ISLAMABAD, Pakistan – British anti-terror police joined the inquiry into the assassination of Benazir Bhutto on Friday, invited by Pakistan's president in an effort to dispel accusations of government involvement.
President Pervez Musharraf also wants to quell growing demands for a U.N. investigation into the shooting and bombing attack that killed the former prime minister after a campaign rally Dec. 27.
He said the Scotland Yard investigators would provide forensic and technical expertise but warned they would not be allowed to go on a "wild goose chase and create a political disturbance" in the country.
The British officers declined to comment to reporters as they arrived at Islamabad airport on Friday.
"Here's a situation where maybe we need to go beyond ourselves to prove to the world and our people here, who are emotionally charged, that we don't mind going to any extent, as nobody is involved from the government side or the agencies," Musharraf said.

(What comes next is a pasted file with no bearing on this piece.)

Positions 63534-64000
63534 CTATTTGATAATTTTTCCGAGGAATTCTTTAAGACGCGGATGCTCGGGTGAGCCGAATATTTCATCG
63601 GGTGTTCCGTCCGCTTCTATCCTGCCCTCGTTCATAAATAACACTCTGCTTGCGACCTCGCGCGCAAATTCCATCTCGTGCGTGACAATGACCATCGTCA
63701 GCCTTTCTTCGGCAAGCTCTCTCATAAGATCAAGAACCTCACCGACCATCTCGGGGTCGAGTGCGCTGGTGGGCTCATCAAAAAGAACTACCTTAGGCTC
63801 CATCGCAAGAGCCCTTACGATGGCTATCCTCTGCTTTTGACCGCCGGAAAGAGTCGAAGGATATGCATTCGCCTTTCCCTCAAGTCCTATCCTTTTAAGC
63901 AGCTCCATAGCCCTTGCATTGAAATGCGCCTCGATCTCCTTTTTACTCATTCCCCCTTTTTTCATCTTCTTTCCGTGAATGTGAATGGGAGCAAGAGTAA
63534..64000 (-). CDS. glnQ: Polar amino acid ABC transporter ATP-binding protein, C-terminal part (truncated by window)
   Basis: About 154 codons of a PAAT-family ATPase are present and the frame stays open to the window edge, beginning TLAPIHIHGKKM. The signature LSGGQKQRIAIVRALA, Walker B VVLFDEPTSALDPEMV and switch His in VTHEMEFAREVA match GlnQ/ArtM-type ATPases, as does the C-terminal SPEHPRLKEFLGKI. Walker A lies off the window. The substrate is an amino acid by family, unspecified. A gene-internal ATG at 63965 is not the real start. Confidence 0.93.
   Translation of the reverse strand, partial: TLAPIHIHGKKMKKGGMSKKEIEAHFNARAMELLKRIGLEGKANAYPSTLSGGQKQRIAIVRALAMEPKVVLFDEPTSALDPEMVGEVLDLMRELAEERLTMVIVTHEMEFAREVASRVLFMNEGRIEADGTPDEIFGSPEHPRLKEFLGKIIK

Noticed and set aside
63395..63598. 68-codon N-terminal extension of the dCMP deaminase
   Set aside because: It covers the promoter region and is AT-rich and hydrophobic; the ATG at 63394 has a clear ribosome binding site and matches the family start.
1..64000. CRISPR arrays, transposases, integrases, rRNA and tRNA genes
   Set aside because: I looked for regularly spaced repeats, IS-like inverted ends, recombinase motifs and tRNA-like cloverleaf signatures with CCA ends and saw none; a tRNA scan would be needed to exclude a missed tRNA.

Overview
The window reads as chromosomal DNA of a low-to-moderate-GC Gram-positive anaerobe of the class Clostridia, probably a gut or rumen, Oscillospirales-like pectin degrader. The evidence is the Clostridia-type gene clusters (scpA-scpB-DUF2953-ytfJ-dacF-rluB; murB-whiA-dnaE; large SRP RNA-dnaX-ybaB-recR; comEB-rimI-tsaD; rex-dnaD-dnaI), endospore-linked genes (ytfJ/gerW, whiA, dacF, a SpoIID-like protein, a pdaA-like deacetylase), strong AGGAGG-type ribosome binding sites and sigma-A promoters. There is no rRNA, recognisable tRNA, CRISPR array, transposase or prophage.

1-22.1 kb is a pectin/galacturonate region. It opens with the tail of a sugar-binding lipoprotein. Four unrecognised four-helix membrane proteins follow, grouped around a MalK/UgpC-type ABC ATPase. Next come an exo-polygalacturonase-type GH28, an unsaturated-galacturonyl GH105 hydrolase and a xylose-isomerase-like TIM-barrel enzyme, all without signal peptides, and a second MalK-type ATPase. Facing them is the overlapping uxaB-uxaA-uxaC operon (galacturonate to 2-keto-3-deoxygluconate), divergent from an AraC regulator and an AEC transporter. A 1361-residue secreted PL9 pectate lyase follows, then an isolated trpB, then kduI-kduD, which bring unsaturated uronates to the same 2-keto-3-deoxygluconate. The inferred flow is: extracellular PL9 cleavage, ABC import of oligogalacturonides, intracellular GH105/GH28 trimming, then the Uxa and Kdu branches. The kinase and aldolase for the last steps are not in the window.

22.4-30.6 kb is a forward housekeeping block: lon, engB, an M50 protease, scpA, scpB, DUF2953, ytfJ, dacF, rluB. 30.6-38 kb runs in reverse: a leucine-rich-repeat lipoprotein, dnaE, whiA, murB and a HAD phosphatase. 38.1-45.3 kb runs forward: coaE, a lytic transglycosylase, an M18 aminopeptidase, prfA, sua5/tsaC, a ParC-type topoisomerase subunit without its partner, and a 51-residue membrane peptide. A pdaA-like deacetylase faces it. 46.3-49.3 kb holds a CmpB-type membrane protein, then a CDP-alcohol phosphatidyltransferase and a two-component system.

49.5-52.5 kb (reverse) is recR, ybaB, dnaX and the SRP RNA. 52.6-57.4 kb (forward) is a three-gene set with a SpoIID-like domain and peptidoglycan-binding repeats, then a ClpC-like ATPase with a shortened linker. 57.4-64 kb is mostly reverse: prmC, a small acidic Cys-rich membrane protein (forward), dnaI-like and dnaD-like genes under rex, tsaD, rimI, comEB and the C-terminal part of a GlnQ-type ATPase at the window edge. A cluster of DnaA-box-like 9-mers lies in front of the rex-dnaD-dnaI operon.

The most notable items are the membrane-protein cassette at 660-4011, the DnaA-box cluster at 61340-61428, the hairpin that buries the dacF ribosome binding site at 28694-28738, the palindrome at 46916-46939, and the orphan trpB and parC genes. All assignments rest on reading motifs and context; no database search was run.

The president, a key U.S. ally in the war on terror, met Friday with senior security officials and the heads of the nation's provinces to assess the damage caused by four days of rioting sparked by Bhutto's killing, according to Pakistan state radio.
"Necessary steps have to be taken so that it does not ever occur again," he said.
Officials in Bhutto's Sindh province, the site of the worst rioting, estimate about $1.3 billion in damage.
Musharraf and his advisers also discussed ways to maintain order in the country ahead of parliamentary elections, which were postponed for six weeks until Feb. 18 following the unrest, the radio reported.
The government initially said the opposition leader was killed when the shock waves from the bomb slammed her head into her vehicle. Her supporters say she was killed by the gunman and accuse the government of a cover up.
Iranian Foreign Minister Manouchehr Mottaki visited Islamabad to pay his condolences to Bhutto's supporters.
"Those who have done this crime have targeted the stability and security of Pakistan," he told reporters after visiting the headquarters of Bhutto's party. "Extremism and terrorism has no place in the minds and in the hearts of the people of this region."